Daylight Saving Time: What happens to your body when we fall back

Daylight saving time ends on Nov. 1 at 2 a.m. While many simply see this as gaining an hour of sleep on Sunday, there are various lasting effects that this time change will bring, both mentally and physically. Yahoo Life is joined by two experts who share what to expect and ways to combat the negative effects.

Integrative medicine physician and wellness expert Dr. Taz Bhatia explains that when we set the clocks back, we’re also adjusting our internal clock and throwing off our circadian rhythm.

“Our circadian rhythms, or the flow of when we sleep and when we’re awake, dictates so many different processes in the body,” says Bhatia.

When our circadian rhythms are thrown off, our sleep cycles become inconsistent, our weight is less regulated due to a change in insulin, and the risk of heart disease, stroke and heart attack increases.

Judy Ho, a licensed clinical and forensic neuropsychologist, highlights how experiencing one less hour of light each day can heavily impact one’s mood, causing us to experience more depression and sadness.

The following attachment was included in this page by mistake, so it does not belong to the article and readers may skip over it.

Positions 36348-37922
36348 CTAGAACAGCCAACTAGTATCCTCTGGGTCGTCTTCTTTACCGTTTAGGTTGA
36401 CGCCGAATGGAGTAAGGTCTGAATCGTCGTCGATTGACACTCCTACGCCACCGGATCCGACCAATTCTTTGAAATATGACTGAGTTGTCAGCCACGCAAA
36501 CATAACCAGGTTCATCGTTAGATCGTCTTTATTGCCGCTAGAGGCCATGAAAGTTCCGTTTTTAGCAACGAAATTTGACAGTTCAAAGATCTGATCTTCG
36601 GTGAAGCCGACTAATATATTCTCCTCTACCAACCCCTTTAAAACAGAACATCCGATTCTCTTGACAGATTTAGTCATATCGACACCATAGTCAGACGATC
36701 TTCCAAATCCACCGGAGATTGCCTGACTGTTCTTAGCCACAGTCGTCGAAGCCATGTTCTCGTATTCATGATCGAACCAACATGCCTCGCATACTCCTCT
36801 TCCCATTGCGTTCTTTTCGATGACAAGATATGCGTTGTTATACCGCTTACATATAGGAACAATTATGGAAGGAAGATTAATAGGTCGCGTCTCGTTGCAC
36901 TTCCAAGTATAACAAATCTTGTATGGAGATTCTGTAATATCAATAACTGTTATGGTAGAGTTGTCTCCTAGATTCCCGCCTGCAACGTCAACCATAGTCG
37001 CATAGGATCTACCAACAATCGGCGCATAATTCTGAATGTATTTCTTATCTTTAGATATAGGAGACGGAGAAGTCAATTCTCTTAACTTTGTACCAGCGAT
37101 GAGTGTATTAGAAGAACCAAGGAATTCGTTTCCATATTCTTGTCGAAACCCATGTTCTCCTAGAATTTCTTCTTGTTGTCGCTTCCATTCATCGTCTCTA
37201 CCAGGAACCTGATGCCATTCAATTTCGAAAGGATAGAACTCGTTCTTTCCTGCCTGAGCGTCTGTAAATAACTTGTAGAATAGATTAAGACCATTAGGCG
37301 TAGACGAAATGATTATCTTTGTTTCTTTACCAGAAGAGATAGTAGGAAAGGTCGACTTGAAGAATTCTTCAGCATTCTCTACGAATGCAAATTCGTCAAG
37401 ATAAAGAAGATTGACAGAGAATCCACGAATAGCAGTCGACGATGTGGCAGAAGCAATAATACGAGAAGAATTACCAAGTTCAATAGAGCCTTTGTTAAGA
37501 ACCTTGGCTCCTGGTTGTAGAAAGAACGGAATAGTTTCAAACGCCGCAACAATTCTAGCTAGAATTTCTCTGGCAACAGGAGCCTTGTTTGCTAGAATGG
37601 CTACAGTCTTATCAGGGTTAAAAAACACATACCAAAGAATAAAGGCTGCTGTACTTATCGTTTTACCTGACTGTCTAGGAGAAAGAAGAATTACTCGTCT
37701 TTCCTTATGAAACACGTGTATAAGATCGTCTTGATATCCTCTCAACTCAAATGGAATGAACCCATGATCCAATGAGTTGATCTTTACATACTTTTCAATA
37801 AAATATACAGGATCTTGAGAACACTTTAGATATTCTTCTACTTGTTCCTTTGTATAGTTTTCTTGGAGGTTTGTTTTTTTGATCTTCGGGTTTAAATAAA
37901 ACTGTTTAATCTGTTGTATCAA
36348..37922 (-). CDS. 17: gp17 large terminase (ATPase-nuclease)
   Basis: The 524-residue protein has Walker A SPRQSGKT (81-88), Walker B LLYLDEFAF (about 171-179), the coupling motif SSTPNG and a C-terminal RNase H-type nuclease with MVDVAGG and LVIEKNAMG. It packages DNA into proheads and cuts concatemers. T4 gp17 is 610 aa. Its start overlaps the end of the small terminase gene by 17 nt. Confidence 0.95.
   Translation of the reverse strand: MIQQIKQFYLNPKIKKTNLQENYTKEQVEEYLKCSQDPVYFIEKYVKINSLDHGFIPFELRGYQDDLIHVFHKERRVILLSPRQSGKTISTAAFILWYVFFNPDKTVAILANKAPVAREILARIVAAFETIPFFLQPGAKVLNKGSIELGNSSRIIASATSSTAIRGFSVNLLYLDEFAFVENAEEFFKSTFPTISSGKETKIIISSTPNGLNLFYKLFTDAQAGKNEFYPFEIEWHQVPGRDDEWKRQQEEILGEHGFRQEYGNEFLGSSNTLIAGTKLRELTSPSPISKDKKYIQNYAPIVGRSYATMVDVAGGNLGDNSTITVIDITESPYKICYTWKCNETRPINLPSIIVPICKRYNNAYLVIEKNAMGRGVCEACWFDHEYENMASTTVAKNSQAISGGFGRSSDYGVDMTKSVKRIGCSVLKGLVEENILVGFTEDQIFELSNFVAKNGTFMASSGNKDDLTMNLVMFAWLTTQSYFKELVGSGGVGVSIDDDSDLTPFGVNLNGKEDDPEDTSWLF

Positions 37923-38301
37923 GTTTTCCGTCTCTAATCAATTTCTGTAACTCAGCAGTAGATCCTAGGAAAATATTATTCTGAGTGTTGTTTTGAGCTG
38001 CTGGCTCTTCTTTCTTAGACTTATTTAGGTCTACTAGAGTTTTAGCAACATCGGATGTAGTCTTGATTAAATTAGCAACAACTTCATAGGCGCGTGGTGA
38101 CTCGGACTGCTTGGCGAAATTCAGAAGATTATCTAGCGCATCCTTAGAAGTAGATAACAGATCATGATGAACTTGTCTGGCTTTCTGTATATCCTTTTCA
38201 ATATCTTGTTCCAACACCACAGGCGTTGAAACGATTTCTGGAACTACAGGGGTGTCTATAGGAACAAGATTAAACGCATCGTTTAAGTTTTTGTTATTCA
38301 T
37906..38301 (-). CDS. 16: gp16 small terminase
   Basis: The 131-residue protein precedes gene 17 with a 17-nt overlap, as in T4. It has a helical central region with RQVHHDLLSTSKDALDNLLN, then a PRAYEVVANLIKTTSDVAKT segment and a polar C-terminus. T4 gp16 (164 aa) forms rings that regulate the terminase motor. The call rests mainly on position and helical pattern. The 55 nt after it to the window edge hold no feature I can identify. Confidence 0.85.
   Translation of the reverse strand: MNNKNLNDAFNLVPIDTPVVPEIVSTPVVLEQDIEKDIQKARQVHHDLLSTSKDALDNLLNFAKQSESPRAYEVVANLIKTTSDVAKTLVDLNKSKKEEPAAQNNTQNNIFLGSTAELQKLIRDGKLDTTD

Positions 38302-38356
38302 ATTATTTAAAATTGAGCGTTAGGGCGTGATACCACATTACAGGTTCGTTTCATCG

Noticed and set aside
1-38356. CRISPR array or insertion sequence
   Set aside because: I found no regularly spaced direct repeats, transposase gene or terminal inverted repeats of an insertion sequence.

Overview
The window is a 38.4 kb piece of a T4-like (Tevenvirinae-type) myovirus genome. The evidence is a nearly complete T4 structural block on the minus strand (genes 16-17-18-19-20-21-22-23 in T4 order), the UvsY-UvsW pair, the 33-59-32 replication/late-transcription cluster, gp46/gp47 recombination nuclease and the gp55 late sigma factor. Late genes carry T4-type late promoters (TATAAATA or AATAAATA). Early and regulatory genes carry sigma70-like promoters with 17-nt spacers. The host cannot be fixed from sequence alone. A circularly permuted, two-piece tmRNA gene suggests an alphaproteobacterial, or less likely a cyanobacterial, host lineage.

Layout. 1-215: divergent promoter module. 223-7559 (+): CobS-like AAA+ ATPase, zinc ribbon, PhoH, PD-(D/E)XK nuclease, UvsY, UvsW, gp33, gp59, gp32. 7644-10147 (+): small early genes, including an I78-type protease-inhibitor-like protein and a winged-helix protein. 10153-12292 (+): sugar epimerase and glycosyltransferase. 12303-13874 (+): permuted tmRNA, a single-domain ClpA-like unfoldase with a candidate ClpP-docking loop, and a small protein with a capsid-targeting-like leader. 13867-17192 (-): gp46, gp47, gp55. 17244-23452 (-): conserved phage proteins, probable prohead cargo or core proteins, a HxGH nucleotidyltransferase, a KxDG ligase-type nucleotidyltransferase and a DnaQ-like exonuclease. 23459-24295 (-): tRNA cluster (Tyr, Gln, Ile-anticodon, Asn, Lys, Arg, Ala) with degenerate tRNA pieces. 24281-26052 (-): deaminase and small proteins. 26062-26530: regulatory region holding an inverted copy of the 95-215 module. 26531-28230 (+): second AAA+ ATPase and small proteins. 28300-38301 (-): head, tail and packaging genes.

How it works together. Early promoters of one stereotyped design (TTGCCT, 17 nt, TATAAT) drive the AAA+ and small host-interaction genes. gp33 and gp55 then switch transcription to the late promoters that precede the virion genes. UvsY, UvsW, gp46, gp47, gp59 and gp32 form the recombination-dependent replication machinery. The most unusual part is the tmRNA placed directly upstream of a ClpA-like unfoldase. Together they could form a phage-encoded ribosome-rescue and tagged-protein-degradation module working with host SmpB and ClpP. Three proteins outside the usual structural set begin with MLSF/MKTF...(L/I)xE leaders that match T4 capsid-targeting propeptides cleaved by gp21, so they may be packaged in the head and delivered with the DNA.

So what can we do to cope with these changes? During the day, it’s crucial to take advantage of any kind of sunlight, whether it’s indirectly through a window or through a sun lamp as light therapy has been proven to work wonders on mood and sleep.

With less sunlight during the day, we also receive less vitamin D, also known as “the sunshine vitamin.” We can, however, make up for the lack of vitamin D in other ways. It's important now more than ever to exercise regularly, as it helps with the endorphin release and boosts our mood, says Bhatia.

Ho recommends establishing a calming nighttime routine that involves putting away all devices, especially blue light devices. To combat sleep deprivation, people should go to bed earlier, but not too early.

“You don’t want to go to bed too early just to make sure that you’re in bed by a certain hour because then you might be awake for longer than you need to be,” Ho explains. “Then the bed becomes associated with anxiety and stress.”

Since 2020 has been anxiety-inducing for many, Bhatia points out that our threshold for anxiety and depression is lower right now.

“When we have additional disruptions like disruptions to our sleep cycle, disruptions to the amount of light we're getting in when we're awake, it’s just one more factor in an already really tough year for so many people,” she says.

Ho reiterates how beneficial it is to maintain social connections on a daily basis with friends and loved ones.

“Even a brief interaction like that can bring you a lot of positivity and feeling of community when you need it most,” she says.

Video produced by Jenny Miller

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